Inside Greek U
Fraternities, Sororities, and the Pursuit of Pleasure, Power, and PrestigeBook - 2007
Popular culture portrays college Greek organizations as a training ground for malevolent young aristocrats. Films such as Animal House, Revenge of the Nerds, Old School, and Legally Blonde reinforce this stereotype, but they fail to depict the enduring influence of these organizations on their members. Inside Greek U. provides an in-depth investigation of how fraternities and sororities bolster traditional, and potentially damaging, definitions of gender and sexuality. Using evidence gathered in hundreds of focus group sessions and personal interviews, as well as his years of experience as a faculty advisor to Greek organizations, Alan D. DeSantis offers unprecedented access to the world of fraternities and sororities. DeSantis, himself once a member of a fraternity, shows the profoundly limited gender roles available to Greeks: "real men" are taught to be unemotional, sexually promiscuous, and violent; "nice girls," to be nurturing, domestic, and pure. These rigid formulations often lead to destructive attitudes and behaviors, such as eating disorders, date rape, sexual misconduct, and homophobia. Inside Greek U. shows that the Greek experience does not end on graduation day, but that these narrow definitions of gender and sexuality impede students' intellectual and emotional development and limit their range of choices long after graduation. Ten percent of all college students join a Greek organization, and many of the nation's business and political leaders are former members. DeSantis acknowledges that thousands of students join Greek organizations each year in search of meaning, acceptance, friendship, and engagement, and he illuminates the pressures and challenges that contemporary college students face. Inside Greek U. demonstrates how deeply Greek organizations influence their members and suggests how, with reform the worst excesses of the system, fraternities and sororities could serve as a positive influence on individuals and campus life.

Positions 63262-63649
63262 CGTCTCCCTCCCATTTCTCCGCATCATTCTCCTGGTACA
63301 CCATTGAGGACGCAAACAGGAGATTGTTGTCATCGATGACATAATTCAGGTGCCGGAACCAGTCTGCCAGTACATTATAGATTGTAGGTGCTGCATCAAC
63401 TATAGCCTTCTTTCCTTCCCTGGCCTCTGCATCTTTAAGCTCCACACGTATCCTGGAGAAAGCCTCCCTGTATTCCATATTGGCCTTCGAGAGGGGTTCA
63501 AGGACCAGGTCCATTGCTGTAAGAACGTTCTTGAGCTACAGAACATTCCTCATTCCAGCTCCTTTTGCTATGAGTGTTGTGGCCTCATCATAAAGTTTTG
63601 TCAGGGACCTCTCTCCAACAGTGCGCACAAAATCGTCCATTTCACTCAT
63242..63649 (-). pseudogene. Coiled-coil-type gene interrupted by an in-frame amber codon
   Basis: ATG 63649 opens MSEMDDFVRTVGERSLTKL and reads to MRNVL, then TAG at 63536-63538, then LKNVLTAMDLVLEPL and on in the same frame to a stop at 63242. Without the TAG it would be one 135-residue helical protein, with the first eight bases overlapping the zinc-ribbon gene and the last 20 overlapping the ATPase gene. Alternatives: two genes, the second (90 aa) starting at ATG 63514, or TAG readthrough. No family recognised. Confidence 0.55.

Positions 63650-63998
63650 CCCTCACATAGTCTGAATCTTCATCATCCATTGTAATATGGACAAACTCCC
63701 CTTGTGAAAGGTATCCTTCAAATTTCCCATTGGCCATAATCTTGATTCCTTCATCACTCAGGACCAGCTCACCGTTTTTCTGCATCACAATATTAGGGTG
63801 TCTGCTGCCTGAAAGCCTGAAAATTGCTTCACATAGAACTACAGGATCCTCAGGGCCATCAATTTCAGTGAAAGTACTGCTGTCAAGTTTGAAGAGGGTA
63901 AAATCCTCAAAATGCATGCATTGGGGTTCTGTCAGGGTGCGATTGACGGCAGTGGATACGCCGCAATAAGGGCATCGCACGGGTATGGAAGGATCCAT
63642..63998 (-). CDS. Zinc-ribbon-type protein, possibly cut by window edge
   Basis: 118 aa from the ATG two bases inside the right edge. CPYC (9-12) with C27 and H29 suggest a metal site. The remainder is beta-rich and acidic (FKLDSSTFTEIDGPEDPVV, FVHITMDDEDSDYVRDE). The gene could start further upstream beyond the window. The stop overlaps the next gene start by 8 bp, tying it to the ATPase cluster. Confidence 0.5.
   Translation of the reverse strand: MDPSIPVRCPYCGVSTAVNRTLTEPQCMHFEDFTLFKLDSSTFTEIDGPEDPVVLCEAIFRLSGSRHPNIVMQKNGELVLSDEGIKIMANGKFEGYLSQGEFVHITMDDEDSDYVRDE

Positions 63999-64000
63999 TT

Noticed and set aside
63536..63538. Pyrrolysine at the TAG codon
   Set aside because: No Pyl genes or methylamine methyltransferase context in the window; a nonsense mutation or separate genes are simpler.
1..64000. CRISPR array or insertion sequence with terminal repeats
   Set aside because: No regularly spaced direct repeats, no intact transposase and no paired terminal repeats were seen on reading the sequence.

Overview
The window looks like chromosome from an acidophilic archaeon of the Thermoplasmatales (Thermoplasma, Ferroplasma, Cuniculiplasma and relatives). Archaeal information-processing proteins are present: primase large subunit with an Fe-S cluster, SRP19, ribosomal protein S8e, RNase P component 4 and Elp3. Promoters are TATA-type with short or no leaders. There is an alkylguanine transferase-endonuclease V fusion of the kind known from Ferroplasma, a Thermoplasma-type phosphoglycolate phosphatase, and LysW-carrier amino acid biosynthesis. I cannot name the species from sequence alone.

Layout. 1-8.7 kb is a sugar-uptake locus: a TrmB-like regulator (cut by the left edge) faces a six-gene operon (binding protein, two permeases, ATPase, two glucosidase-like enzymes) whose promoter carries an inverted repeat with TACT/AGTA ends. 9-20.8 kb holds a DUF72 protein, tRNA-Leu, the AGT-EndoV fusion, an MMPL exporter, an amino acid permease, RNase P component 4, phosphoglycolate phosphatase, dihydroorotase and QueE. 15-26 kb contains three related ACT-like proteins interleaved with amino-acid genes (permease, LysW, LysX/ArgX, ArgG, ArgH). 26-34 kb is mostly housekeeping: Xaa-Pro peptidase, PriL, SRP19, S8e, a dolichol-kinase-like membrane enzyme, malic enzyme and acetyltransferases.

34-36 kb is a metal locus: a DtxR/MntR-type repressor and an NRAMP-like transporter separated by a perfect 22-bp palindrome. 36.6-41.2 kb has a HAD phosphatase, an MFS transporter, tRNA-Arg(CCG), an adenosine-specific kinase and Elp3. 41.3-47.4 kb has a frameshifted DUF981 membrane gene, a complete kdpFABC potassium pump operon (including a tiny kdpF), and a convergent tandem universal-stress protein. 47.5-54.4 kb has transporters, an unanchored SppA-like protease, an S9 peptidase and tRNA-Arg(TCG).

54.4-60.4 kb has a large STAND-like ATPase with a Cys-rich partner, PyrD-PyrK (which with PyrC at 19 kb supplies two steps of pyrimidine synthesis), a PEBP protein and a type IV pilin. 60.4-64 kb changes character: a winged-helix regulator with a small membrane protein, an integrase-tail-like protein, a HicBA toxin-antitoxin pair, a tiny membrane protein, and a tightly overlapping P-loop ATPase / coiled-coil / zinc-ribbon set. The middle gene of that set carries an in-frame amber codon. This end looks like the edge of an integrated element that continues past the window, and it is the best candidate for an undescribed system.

One in ten American college students joins a fraternity or sorority, and Greek social organizations produce a disproportionately large percentage of power brokers in business and politics. Statistics show that while these future leaders are on campus, they are much more likely than non-Greek students to engage in binge drinking and to be either the perpetrators or victims of sexual assault. In Inside Greek U., Alan D. DeSantis takes an in-depth look at the lessons that Greek organizations teach their members about gender, drawing on evidence gathered in hundreds of focus-group sessions and personal interviews and from his years of experience as a Greek faculty advisor. Inside Greek U reveals a Greek culture that imbues its members with the sense that "real men" must be unemotional, promiscuous, violent, and aggressively masculine, while "nice girls" should be nurturing, passive, domestic, and purely feminine. These rigid formulations contribute to maladaptive behaviors and beliefs, such as eating disorders, body image distortions, homophobia, and date rape and other sexual misconduct. Inside Greek U. aims to reform the Greek system rather than tear it down or sanction contempt for its members. DeSantis identifies narrow definitions of gender that impede Greek students' intellectual and emotional development and seeks to broaden these definitions, thereby expanding the range of acceptable choices available to fraternity and sorority members before and after graduation.